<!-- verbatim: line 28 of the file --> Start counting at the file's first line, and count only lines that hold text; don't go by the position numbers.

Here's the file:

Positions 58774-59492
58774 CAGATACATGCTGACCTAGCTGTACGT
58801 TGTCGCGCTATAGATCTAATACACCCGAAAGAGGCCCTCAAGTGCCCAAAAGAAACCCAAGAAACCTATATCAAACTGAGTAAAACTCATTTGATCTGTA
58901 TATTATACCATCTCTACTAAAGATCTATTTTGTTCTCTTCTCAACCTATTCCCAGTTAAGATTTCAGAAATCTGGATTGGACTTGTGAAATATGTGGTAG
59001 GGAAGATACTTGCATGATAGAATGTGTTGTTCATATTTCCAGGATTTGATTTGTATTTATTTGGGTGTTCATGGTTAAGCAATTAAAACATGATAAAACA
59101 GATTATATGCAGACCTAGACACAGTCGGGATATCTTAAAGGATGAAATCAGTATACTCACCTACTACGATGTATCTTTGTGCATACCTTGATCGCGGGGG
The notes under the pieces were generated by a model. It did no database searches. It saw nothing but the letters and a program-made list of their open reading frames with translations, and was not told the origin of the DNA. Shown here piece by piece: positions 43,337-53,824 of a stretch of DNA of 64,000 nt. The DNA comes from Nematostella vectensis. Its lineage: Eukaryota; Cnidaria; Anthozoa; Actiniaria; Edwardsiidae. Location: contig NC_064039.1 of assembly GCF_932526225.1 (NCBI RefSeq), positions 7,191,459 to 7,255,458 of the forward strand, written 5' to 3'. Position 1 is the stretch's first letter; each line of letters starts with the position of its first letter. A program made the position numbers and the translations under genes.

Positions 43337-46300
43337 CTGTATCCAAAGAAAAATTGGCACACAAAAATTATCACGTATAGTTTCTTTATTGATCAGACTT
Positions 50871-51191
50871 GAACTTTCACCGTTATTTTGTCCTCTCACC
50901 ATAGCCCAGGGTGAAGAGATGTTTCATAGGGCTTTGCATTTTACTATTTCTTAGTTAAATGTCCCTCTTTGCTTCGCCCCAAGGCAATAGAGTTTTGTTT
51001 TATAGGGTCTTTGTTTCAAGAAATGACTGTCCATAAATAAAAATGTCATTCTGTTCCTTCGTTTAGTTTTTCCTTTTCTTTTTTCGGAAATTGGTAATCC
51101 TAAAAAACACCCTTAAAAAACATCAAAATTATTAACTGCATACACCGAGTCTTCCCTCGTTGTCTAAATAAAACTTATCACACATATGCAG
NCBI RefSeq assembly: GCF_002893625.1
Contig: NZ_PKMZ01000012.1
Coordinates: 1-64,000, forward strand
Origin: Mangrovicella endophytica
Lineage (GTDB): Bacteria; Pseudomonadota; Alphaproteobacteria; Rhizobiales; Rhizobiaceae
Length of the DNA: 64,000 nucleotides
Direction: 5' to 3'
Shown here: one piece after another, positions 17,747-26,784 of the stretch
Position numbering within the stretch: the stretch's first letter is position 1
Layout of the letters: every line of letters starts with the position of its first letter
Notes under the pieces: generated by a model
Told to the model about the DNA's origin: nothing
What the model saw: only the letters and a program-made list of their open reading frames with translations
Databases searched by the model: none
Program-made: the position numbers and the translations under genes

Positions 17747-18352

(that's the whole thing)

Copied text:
Databases searched by the model: none